1. Home
  2. Middle East and North Africa
  3. Yemen

Girls, poor and black children most discriminated against - study

There are 45 girls per 100 boys enrolled in primary education, according to UNICEF.
(Mohammed al-Jabri/IRIN)

Children of poor families, girls and children of the Akhdaam (servants) are the most discriminated against in Yemen, a new study has found.

The unpublished study, titled ‘Discrimination against Children and its Relation to the Cultural and Social Status in Yemen’, was conducted by Dal Centre for Cultural and Social Studies, a local NGO, in cooperation with Save the Children Sweden.

The study was conducted over a one-year period in 12 out of the country’s 21 governorates, including four main cities (Sanaa, Aden, Taiz and Mukalla), three secondary cities (Seyoun, Zabid and Marib) and 12 villages in Hajjah, al-Mahweet, Ibb, al-Dhalei, al-Baidha and Abyan provinces.

The study surveyed 1,033 people, of whom 54 percent were children aged 6-17, and the rest were parents, adults working with children and religious and social figures.

Some 78 percent of respondents said children faced discrimination in one form or another.

Hamoud al-Awdi, head of Dal Centre, said discrimination against children “threatens social harmony” in Yemen and added that poverty had become a major source of discrimination and contempt.

The study identified 13 categories of children that faced discrimination and 45 kinds of discrimination, ranging from sexism to sexual exploitation. Some 90 percent of respondents said the children most vulnerable to discrimination were Akhdaam (children of servants, who are mostly black), girls and poor children.

According to the study, 12 factors were responsible for discrimination against children, most notable of which were economic disparities, unwillingness of parents to educate children about discriminatory practices and illiteracy.


This article was produced by IRIN News while it was part of the United Nations Office for the Coordination of Humanitarian Affairs. Please send queries on copyright or liability to the UN. For more information: https://shop.un.org/rights-permissions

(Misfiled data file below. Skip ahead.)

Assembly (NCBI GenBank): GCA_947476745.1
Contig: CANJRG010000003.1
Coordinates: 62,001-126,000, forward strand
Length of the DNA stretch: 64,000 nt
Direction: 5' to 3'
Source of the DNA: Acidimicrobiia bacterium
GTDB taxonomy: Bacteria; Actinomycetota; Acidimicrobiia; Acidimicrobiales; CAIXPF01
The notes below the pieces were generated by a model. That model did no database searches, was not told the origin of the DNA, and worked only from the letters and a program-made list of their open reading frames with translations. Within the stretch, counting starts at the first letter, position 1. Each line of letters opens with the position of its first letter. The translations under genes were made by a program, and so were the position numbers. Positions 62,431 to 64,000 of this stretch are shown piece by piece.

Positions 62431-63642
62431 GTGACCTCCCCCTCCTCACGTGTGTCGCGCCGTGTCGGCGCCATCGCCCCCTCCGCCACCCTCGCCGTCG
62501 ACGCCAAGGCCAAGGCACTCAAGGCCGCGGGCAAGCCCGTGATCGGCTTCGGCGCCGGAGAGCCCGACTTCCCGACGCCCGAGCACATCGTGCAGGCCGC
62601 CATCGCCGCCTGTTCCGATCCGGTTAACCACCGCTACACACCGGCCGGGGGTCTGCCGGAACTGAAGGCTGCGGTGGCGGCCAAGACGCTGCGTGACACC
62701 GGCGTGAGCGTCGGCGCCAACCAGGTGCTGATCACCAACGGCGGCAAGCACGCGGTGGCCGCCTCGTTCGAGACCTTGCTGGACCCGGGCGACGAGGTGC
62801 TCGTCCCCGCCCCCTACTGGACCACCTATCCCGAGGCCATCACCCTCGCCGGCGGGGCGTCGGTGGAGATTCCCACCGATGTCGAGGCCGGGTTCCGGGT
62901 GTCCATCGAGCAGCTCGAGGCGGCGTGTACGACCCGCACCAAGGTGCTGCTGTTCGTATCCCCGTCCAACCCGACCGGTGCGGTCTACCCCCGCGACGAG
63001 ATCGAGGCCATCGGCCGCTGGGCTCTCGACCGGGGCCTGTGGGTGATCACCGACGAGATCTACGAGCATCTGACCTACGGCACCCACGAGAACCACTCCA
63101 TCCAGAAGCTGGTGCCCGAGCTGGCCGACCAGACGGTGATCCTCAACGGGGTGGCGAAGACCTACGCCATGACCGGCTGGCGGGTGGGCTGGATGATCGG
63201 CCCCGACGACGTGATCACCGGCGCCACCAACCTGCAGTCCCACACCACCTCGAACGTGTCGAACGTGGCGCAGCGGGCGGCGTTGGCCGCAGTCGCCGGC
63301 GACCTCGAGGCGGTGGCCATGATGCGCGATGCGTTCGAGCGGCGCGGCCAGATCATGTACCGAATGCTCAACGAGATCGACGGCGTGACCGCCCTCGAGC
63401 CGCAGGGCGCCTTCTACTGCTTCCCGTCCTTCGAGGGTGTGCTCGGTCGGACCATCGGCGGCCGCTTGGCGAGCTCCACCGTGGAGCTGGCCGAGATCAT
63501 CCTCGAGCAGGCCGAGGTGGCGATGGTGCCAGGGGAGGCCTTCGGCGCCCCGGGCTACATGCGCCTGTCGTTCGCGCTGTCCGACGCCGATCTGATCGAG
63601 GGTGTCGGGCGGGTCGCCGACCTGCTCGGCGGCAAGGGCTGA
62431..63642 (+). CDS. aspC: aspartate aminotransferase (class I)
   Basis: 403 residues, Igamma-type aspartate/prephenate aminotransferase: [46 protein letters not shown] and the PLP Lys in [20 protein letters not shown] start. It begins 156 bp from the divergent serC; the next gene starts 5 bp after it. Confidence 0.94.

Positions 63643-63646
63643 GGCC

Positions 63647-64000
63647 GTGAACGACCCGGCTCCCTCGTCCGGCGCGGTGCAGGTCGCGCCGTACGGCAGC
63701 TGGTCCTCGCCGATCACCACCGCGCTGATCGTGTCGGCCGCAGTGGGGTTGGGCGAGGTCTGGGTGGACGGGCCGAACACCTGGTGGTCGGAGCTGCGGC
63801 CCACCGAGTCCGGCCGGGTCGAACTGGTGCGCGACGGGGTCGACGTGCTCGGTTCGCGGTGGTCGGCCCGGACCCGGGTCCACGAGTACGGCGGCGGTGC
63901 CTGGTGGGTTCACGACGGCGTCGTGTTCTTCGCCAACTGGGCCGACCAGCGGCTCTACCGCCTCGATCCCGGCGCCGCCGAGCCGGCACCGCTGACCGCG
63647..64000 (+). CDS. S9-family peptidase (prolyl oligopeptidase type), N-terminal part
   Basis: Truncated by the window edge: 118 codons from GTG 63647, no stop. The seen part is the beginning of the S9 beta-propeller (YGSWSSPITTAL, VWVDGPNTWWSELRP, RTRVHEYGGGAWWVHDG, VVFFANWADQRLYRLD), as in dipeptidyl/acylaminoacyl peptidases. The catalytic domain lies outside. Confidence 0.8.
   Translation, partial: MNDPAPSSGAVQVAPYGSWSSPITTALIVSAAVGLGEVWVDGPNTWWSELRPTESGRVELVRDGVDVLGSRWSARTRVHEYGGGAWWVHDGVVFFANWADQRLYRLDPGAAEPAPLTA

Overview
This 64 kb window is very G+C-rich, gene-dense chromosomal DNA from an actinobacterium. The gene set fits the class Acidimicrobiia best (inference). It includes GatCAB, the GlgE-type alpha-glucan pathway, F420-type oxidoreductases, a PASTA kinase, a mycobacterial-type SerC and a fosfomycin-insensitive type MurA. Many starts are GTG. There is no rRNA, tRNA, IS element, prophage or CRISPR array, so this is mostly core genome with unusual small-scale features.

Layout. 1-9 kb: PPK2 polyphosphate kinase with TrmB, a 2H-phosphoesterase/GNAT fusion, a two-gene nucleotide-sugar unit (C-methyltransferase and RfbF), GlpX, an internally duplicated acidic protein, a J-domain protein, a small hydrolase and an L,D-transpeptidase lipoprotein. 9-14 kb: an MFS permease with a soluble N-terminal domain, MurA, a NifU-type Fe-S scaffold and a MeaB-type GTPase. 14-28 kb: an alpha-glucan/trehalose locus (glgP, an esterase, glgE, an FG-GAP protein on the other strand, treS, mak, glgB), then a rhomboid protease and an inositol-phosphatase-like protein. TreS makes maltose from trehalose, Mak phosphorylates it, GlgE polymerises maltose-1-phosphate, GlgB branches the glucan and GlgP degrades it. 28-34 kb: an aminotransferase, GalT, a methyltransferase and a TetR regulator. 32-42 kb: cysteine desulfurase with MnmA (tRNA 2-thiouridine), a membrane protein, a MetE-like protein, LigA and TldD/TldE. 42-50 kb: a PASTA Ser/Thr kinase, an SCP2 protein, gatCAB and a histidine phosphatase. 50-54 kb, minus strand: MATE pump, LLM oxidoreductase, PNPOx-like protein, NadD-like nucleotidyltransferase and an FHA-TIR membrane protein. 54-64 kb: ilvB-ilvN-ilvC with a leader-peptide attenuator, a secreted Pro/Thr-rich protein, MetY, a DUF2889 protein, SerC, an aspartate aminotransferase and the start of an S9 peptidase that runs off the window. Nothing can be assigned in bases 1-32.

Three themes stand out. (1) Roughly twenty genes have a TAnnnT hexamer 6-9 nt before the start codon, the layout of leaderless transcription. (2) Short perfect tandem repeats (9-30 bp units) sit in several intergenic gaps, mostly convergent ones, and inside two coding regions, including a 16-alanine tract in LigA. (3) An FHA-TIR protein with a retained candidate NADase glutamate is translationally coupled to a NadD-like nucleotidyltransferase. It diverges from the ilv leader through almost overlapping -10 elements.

Share this article
Join the discussion

It was The New Humanitarian’s investigation with the Thomson Reuters Foundation that uncovered sexual abuse by aid workers during the Ebola response in the Democratic Republic of Congo and led the World Health Organization to launch an independent review and reform its practices.

This demonstrates the important impact that our journalism can have. 

But this won’t be the last case of aid worker sex abuse. This also won’t be the last time the aid sector has to ask itself difficult questions about why justice for victims of sexual abuse and exploitation has been sorely lacking. 

We’re already working on our next investigation, but reporting like this takes months, sometimes years, and can’t be done alone.

The support of our readers and donors helps keep our journalism free and accessible for all. Donations mean we can keep holding power in the aid sector accountable, and shine a light on similar abuses. 

Become a member today and support independent journalism

Become a member of The New Humanitarian

Support our journalism and become more involved in our community. Help us deliver informative, accessible, independent journalism that you can trust and provides accountability to the millions of people affected by crises worldwide.